Adjusting the Process of Teaching to Engage the Modern Secondary Student

0

Student engagement has been described as the magic ingredient to successful learning. Without it, the transfer of ideas and information falls flat, and students often sit at their desks counting down the hours until the day is over. So, how can teachers reach these students who feel unreachable and maximize learning in the classroom?

We spoke with top StudySync® customers and ELA experts to get their take on how to effectively engage middle and high school students in the learning process.

Speak Their Language
With so many different forms of advertising, entertainment, and media competing for students’ attention, engaging students is definitely challenging.  Clarissa Romano, Lead Writer and Director of Video Curriculum at StudySync, suggests that “asking students to use their devices to access exciting, relevant, and important content,” is both inviting and comfortable for students. As a result, students readily engage in “active learning,” with StudySync where they can “express their ideas and opinions, and access a digital library with built-in entertainment features.”

Kate Hertz, a high school teacher in Geneva, IL agrees with this opinion, stating that she has found that StudySync’s digital content “challenges students, yet engages them in learning using modes that are increasingly pervasive in modern culture.”

Mix it Up
Attracting students’ undivided attention is compounded by the fact that, as StudySync Curriculum Specialist, Sarah Nolan, points out, “we live in a world that has undergone a fundamental shift in how information is stored and distributed. School is no longer about giving students the facts we want them to know—they can find all those facts on their own.” Now, teachers have to adjust the process of teaching. Multimedia tools like StudySync shift the focus from transference of content to subject mastery. In StudySync, Nolan shares, “even the questions inspire engagement because they ask students to explain the significance of texts in their own words.”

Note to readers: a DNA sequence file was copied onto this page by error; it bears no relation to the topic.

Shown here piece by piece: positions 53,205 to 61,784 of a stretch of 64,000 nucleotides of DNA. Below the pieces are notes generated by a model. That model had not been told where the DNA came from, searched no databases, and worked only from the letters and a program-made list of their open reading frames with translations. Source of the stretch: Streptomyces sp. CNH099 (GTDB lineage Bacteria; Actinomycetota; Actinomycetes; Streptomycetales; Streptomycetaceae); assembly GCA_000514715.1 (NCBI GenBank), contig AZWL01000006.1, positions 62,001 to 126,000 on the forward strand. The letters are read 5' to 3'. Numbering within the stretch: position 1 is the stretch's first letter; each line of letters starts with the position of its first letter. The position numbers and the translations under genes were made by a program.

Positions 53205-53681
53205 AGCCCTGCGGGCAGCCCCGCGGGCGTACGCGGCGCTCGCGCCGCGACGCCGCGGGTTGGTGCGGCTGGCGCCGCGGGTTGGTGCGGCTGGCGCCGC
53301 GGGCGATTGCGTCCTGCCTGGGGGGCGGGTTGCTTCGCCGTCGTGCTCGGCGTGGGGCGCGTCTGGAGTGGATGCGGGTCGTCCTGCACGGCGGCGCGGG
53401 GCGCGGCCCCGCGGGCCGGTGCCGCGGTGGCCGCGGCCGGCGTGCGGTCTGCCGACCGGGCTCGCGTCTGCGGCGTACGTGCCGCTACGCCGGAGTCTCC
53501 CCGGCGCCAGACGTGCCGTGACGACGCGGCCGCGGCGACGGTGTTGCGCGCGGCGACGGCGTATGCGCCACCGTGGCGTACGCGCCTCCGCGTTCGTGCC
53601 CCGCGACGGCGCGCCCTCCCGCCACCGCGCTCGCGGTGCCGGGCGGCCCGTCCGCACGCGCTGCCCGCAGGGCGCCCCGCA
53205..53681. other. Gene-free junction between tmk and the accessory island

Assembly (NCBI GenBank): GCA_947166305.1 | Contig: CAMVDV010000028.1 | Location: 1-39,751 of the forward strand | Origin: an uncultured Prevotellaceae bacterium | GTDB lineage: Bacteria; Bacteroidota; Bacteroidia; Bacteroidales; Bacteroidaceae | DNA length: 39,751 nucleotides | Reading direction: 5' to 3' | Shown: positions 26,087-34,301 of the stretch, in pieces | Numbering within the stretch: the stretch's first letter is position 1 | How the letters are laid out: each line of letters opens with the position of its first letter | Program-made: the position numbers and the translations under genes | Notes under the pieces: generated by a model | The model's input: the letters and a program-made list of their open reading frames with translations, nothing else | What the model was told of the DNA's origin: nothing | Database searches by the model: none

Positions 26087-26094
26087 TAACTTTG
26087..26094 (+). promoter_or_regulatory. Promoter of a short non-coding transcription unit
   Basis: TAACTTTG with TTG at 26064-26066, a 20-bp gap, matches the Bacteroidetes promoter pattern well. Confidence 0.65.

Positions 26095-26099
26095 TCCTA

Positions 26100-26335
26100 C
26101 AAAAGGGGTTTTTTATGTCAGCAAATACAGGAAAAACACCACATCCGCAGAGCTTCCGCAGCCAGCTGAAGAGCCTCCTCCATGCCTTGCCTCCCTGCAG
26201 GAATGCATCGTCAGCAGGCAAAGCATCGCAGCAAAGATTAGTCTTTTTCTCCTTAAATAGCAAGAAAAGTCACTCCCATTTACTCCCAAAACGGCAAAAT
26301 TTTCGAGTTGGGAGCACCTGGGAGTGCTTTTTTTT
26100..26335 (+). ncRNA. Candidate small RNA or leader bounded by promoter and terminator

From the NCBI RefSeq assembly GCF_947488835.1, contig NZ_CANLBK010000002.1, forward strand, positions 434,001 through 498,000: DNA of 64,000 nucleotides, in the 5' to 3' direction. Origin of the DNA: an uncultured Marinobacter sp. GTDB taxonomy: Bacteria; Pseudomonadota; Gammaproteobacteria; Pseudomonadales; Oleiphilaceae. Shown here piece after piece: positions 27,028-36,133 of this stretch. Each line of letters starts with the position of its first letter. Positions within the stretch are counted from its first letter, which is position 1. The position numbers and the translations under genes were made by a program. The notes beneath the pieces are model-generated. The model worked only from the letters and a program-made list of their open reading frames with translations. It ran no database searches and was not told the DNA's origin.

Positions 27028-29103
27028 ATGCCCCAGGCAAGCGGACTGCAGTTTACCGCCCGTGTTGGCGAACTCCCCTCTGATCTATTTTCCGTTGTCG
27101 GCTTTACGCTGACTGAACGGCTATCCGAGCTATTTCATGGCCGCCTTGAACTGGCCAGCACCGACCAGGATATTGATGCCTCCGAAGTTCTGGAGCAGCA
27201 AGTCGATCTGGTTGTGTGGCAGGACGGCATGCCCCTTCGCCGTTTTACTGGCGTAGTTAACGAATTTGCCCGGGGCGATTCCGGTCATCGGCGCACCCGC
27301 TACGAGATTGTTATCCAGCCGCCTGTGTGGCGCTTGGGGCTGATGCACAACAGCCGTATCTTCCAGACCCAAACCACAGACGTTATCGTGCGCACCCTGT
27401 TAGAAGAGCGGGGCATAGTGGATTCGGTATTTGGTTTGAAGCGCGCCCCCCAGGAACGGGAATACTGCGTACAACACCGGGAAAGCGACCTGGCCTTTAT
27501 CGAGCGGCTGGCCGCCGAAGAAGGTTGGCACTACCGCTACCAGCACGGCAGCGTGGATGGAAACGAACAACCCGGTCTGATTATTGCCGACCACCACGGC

Catlin Tucker, a high school teacher from Windsor, CA, agrees that “with StudySync, students can engage with a variety of media, read a wide range of texts, annotate digitally, listen to audio recordings, watch video clips, and anonymously provide peer feedback on each other’s work.” By providing students with a variety of texts, media, and learning styles, you can maximize opportunity for engagement and transference of information through student fact finding and analysis versus a teacher-centric lecture.

Provide Reinforcement
Cynthia Bettini, a high school teacher from American Canyon, CA points to her favorite student quote from last year: “Hey Ms. B., we were discussing [the text]in our group yesterday and I realized, ‘This is just like StudySync!'” For her students, StudySync has become synonymous with sharing ideas and discussing them without a teacher to facilitate.

By mimicking program content, like StudySync® TV, through classroom activities, students draw parallels between what they have seen and what they are being asked to do. “Instead of a teacher lecturing through a text and telling students the answers they’ll need for the test, the focus is on the way students engage in the text and make meaning from it,” shares Nolan.  Essentially, teachers helping students creating meaning through real-world experiences fosters student engagement.

Developing student engagement in the classroom can be a challenge, but by speaking their language, mixing it up, and providing reinforcement with activities and real-world experiences, teachers can draw students in.  For more ideas, see our other tips for engaging students with multimedia resources.

About Author

Posts from the McGraw-Hill Education Social Media & Content team.

Leave A Reply